Considering the speed at which Indian companies are sprinting in the race to find a coronavirus vaccine, Bill Gates' estimation does not seem far from the mark. Bill Gates said that India is capable of not only producing a COVID vaccine for the country but also for the world. He added that the Indian pharma industry is doing "a lot of important things". "India has a lot of capacity there -- with the drug and vaccine companies that are huge suppliers to the entire world. You know, more vaccines are made in India than anywhere -- starting with Serum Institute, that's the largest," he said at a documentary 'COVID-19: India's War Against The Virus' that will soon be aired on Discovery Plus.
After Bharat Biotech and Zydus Cadila, the green signal has been given for the trials of the BCG vaccine in Tamil Nadu. Moderna too, recently stated that the first phase of trials showed that the vaccine is safe. Moreover Oxford University and AstraZeneca are also likely to offer some positive results.
However, the question remains -- what happens after the coronavirus vaccine is developed? Some world leaders are already fighting to ensure there is no preferential treatment when it comes to availability of a COVID-19 vaccine. Canadian Prime Minister Justin Trudeau called for an equitable distribution of the eventual COVID vaccine.
"Vaccines save lives. That's why we're working here at home and with partners around the world to find one. And when we do, we must keep working together to make sure that people everywhere have access to it - because where you live should not determine whether you live," said Trudeau. South Korean President Moon Jae-in, New Zealand Prime Minister Jacinder Ardern, South Africa President Cyril Ramaphosa, Spanish President Pedro Sanchez are some of the other leaders who joined Trudeau to call on world leaders for equitable distribution of the coronavirus vaccine.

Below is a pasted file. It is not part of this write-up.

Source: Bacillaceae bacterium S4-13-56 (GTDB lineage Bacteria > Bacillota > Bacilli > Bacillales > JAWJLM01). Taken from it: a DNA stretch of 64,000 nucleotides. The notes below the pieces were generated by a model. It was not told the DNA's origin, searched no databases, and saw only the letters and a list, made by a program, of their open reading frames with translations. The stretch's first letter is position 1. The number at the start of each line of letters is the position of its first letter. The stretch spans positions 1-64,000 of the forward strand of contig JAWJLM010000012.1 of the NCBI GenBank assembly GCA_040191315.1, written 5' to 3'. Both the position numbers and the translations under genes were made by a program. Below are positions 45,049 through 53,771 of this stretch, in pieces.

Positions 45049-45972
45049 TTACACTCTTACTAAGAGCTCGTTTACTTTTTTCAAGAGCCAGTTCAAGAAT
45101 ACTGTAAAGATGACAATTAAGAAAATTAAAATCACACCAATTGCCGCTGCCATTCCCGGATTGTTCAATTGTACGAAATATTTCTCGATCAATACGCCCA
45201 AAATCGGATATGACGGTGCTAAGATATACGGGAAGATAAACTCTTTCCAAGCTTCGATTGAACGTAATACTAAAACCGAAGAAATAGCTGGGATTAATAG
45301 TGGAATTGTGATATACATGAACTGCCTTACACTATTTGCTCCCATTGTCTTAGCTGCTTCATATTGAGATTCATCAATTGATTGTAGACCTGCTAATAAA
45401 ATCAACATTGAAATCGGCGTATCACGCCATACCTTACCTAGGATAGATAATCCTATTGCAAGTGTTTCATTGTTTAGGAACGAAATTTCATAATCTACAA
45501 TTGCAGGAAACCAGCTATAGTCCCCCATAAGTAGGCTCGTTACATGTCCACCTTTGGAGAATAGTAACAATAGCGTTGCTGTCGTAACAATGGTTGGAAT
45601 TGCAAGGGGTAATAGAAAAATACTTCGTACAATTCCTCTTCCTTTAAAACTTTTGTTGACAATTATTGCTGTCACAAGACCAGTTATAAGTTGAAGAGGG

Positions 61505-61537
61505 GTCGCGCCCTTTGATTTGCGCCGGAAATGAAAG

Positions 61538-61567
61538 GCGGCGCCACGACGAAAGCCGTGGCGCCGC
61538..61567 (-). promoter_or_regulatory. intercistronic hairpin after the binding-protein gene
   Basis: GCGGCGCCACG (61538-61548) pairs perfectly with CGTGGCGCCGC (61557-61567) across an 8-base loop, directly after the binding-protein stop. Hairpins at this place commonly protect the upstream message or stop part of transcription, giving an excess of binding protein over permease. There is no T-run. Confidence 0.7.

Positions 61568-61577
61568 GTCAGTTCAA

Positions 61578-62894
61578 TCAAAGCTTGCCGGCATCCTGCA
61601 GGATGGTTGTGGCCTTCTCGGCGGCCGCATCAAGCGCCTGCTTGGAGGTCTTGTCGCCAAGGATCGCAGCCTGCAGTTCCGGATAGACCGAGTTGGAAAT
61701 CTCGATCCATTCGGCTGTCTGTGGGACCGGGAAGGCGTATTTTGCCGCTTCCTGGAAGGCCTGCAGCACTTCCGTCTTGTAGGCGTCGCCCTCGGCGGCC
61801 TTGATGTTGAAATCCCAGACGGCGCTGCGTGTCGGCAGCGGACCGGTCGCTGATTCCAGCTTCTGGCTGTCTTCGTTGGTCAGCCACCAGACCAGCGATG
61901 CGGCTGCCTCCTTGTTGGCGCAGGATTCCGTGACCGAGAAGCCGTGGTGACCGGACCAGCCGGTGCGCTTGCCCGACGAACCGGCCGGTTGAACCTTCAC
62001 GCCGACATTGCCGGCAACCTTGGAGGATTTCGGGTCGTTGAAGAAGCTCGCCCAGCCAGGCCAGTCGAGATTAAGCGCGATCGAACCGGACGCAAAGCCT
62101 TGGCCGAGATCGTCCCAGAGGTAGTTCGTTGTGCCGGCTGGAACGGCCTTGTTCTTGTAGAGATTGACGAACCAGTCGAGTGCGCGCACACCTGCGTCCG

CORONAVIRUS VACCINE UPDATE
BCG vaccine: The Tamil Nadu government has said that ICMR's tuberculosis institute has started trials to study the efficacy of the BCG vaccine against coronavirus. ICMR sought the government's approval to study the efficacy of the Bacillus Calmette-Gurin (BCG) vaccine in senior citizens at its National Institute for Research in Tuberculosis (NIRT) at Chetpet. The trials have already started. The ICMR is aiming to study if the BCG vaccine could reduce mortality rate in COVID-19 patients.
Zydus Cadila: The pharma company has started trials of its coronavirus vaccine candidate. "The Adaptive Phase I/ II human clinical trials of its plasmid DNA vaccine, ZyCoV-D commenced today with the first human dosing. The Adaptive Phase I/II dose-escalation, multi-centric study will assess the safety, tolerability and immunogenicity of the vaccine," Zydus Cadilla said in a statement on Wednesday.
Moderna: The company has completed the first phase of its trials. The vaccine prompted production of coronavirus antibodies in the testers, preliminary findings state. Dr. Penny Heaton, chief executive of the Bill and Melinda Gates Medical Research Institute wrote in New England Journal of Medicine that the results are promising and support the continued development of the vaccine. "However, we must bear in mind the complexity of vaccine development and the work still to be done before COVID-19 vaccines are widely available," she said.
Oxford University-AstraZeneca: Positive news from the trials of the Oxford vaccine is likely to be out soon. The candidate is already in large-scale phase three trials. The developers of the vaccine said this month they were encouraged by the immune response they had seen in trials so far and were expecting to publish Phase 1 data by the end of July. A spokeswoman for Oxford University told Reuters that the team was awaiting confirmation from a scientific journal of a publication date and time for the data, but gave no further details.